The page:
In the majority of family owned businesses, there is usually a strong desire to keep that business ownership within the family and to maintain that legacy, even when the founding generation prepares to retire and move on.
This is why a succession plan is vital. While many think of succession planning in terms of a much larger corporate structure, it is equally important at the smaller, family owned level. And the best step any such business can take to ensure future success is to start planning early.
We see this with family owned business clients of ours again and again. A founding member, a family patriarch or matriarch, is preparing to transition out of the business. That person wishes to have a family member take over. What needs to be done? What type of training is needed to bring continued success? How can the family members taking over afford the business and keep it profitable? And how can the retiring members achieve their financial needs before exiting?
These are the right questions to ask, and provide the foundation for a succession plan that can keep such businesses viable for years to come.
When putting a succession plan in place for a family run business, there are a number of key elements to consider. First and foremost is timing. Such transfers, even to family members, takes time – typically we advise our clients that three to eight years is the amount of time needed to properly map out a successful transition.
The next element involves owner objectives. Will the next generation have the same objectives as the previous one? Even in a family owned business, the goals could alter slightly, as succeeding family members may possess different skillsets and vision than the exiting ones. What is usually of great value, however, is keeping that family culture intact, and in a well-designed transfer plan, these objectives are addressed and outlined long before the transfer ever takes place.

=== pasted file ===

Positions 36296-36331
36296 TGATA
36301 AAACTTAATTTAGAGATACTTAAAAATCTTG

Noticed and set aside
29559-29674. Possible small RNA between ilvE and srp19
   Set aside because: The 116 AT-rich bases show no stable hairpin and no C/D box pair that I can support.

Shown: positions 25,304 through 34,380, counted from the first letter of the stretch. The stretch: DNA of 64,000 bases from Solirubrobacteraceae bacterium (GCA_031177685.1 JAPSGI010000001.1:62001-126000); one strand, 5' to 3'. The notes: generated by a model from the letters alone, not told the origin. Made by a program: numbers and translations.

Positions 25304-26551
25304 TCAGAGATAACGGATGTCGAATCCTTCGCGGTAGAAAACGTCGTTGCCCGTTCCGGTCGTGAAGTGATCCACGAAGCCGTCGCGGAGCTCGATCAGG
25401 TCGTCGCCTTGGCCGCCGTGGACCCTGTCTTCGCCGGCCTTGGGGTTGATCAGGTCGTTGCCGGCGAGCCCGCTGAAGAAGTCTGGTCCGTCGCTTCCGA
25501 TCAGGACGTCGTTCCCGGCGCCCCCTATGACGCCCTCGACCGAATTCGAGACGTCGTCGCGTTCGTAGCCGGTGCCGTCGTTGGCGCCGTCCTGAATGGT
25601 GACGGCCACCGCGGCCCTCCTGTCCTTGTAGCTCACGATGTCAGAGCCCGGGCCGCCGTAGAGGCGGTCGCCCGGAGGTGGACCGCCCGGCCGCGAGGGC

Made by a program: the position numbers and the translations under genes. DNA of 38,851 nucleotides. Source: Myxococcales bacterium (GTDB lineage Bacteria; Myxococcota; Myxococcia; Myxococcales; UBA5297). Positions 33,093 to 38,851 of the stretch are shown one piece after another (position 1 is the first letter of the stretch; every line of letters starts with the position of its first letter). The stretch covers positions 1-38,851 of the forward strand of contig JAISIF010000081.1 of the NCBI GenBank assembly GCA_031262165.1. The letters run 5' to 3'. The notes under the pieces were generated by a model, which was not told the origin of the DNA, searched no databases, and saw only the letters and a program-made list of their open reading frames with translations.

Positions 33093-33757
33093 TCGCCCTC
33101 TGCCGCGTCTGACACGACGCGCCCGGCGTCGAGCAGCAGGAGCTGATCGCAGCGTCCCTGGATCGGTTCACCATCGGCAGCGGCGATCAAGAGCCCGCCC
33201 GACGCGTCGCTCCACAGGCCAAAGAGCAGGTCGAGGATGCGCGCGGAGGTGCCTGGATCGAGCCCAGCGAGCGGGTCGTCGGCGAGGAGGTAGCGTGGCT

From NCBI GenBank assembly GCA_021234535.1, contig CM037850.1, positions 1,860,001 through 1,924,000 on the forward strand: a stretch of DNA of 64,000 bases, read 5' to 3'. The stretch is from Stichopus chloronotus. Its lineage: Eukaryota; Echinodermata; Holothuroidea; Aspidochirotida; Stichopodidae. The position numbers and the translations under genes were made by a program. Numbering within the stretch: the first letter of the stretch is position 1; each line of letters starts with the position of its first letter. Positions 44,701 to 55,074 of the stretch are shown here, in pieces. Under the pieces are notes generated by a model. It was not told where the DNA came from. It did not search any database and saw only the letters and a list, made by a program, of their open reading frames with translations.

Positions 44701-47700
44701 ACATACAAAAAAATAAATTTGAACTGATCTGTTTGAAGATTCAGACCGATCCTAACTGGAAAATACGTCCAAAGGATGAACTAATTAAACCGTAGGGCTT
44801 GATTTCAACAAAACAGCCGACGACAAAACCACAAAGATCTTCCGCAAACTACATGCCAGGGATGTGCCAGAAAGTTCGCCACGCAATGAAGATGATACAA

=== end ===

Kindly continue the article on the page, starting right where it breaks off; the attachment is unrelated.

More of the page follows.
Certainly there are financial elements to consider, such as growth in business value, cash flow and minimized tax implications. Even as an owner or principal prepares to retire and divest from the business, when it is family owned there is still a strong desire to see the successful legacy continue, so all of these financial questions must be addressed at the outset.
Another critical element is having the right management structure in place to take over the day-to-day business operations. In short, the exiting owners want the company to be in the right hands. As we have seen on many occasions, often in family businesses younger up-and-comers are encouraged to work outside of the family structure before coming into the business. This can prove very valuable and can not only enhance their personal skills, but also allow them to bring other valuable acquired talents to the table.
As the transition takes place, there should be specifically defined steps, in writing, that lay out an incremental transfer of power. This allows the exiting owner to remain in the driver’s seat even as new principals slowly assume controls, and can also safeguard against people backing out (even in a family structure we have seen this happen) or changing their minds on how the new leadership will be structured. This is particularly imperative when more than one person is entering into management after the transition. Complete control does not have to be transferred right away, and a gradual transition works best.
Planning in advance and putting everything in writing also helps to mitigate against unforeseen problems, such as illness or some form of disaster. These are the issues that people never see coming – such as an exiting partner becoming ill or even dying before the succession has happened, or the business being damaged by a fire – but procedures and protocols can still be put in place that will allow the family to ease through such a difficult time in a more controlled manner.
Finally, the succession plan for a family business should have clear deadlines and goals, a “road map” to bring the business step by step to its desired transfer of power. Any plan should include a timeline and provide accountability – who will do what, and when – for all family members involved. Having goals to meet along the way gives a company a much better chance for success at the end.
Again, the most important part of a successful transfer of power in a family owned business is preparation. These plans simply cannot be put in place overnight. This is why starting early to plan for that transition is the best path to success for everyone involved, and can instill both present and future business owners with the peace of mind of knowing the family business culture will remain in good hands.